- 2nd Paragraph: Explain what interests you about the vacancy.
- 3rd Paragraph: Describe why you would be asset to the business, explaining your strengths, skills and why your experience and previous achievements would marry up perfectly to the opportunity.
- 4th Paragraph: Refer the reader to your enclosed CV for further information.
Covering Letter Tips: 4. Sell yourself
Don’t be bashful when it comes to selling your achievements and work history.
Pick out a couple of relevant examples to the opportunity, even if these examples are on your CV and make sure you explain the relevance of these to give them maximum impact.
Recruiters love stats and numbers. So if you hit 215% of your sales target, or if you increased efficiencies for the business by 67.8%, shout about it. Put the key numbers in bold if they’re particularly impressive.
Covering Letters Tips: 5. Reference the company
You will have (hopefully) researched the business as part of your preparation, and this should give you the ideal opportunity to include something in your covering letter which explains why you are interested in the organisation and the position.
Avoid generalisations and instead write specifically about why the products or services the company has to offer have impressed you.
I appreciate there’s a bit more work in this, but if you do it you’ll really impress the recruiter.
Covering Letter Tips: 6. Reflect your personality
The covering letter should illustrate how interested and enthusiastic you are to grab the vacancy. Therefore, try and avoid any negative comments and pack the covering letter with dynamic, acting verbs for each skill you are explaining:
- Research – analysed, clarified
- People skills – collaborated, communicated
- Teaching – instilled, motivated
Covering Letter Tips: 7. Why me?
Consider why you are perfect candidate for the role. What makes you worth considering? Why do you consider yourself to be better than every other person that’s applying for the same role?
Make sure you emphasise your positive assets such as education, skills, accomplishments and how all of these relate to the position you have applied for.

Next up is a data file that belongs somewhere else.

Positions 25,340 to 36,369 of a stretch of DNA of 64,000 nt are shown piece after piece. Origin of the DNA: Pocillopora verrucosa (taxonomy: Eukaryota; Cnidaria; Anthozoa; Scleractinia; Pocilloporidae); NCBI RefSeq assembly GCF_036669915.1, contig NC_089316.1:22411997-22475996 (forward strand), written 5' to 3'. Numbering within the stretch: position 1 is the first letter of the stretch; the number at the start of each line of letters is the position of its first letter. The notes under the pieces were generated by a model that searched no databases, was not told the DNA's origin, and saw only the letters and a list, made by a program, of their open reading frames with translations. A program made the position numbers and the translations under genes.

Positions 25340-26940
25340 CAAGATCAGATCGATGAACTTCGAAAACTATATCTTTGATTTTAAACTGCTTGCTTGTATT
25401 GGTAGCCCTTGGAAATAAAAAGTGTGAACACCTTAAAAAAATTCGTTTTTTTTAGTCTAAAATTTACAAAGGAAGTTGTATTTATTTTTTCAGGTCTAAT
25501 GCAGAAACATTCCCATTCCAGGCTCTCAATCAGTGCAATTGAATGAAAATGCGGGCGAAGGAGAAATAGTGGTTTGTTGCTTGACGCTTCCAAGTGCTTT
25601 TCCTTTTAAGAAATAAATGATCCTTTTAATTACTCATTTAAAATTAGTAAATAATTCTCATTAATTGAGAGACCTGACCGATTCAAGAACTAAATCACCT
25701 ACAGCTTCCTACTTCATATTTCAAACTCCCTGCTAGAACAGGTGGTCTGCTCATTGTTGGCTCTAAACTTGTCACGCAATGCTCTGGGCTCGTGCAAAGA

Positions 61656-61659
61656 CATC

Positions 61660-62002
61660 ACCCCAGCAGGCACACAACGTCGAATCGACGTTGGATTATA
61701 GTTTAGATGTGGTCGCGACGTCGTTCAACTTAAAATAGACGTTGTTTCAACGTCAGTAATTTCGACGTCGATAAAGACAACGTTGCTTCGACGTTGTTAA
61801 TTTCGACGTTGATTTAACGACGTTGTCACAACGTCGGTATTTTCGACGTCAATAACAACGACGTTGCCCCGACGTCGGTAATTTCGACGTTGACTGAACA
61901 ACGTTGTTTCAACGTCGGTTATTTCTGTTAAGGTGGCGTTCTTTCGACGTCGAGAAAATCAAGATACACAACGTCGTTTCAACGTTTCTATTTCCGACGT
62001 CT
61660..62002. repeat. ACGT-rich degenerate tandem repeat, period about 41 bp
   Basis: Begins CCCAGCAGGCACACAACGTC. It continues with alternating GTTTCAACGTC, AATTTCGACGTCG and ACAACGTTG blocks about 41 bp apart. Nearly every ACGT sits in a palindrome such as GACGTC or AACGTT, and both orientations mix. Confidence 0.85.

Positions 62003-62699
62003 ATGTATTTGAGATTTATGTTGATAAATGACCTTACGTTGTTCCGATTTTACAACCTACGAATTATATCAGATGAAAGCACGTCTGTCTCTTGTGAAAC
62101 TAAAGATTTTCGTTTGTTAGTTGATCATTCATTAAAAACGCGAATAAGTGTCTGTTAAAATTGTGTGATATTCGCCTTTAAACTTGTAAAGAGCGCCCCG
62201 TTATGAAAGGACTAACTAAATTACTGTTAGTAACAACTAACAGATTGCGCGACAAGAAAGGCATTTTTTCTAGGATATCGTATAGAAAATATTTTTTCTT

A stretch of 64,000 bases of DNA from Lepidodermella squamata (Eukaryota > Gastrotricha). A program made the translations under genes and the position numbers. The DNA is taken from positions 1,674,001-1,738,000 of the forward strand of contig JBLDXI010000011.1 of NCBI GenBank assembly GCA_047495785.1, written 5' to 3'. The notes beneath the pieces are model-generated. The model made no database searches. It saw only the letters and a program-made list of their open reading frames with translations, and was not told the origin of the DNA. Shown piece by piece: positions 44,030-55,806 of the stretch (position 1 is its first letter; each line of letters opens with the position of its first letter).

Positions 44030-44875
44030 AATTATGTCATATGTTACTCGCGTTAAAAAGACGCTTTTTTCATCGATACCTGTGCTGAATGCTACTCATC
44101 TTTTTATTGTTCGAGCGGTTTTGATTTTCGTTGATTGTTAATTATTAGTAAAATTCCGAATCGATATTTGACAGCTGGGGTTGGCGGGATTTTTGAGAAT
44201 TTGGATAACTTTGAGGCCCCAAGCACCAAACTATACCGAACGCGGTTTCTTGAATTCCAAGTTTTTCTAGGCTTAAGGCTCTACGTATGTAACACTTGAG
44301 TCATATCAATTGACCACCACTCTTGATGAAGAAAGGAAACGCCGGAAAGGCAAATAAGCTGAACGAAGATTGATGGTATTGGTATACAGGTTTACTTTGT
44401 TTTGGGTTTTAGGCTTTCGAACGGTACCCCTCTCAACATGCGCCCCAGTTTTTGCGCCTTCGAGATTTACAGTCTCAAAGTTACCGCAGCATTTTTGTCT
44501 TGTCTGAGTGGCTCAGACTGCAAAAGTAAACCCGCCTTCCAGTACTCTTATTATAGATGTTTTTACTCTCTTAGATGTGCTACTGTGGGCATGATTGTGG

Covering Letter Tips: 8. Closing
As you finish your covering letter, make sure you finish with a specific statement of just what your next step will be.
If you are planning to follow up with a telephone call, be specific as to when this will be. We’ve got a short video below which shows you how you should be following your application:
Alternatively, stipulate that you will wait for the employer’s response. Conclude the covering letter by stating that you are looking forward to discussing the vacancy with the recruiter.
- Anthony Hughes
When you’re looking for a new job your initial goal is to get noticed. In all likelihood your application will one of a sea of others and you need to stand out in whatever way possible.
The covering letter is a brilliant way to do this. Remember to use it as an opportunity to answer what the recruiter is looking for and to use the advert almost like an exam question.
It will give you everything you need to craft a covering letter which will tell the recruiter that you are the perfect person for the job.
Once you’ve got that right, make sure your CV is up to scratch before sending your application off, and interview invitations should then start coming through.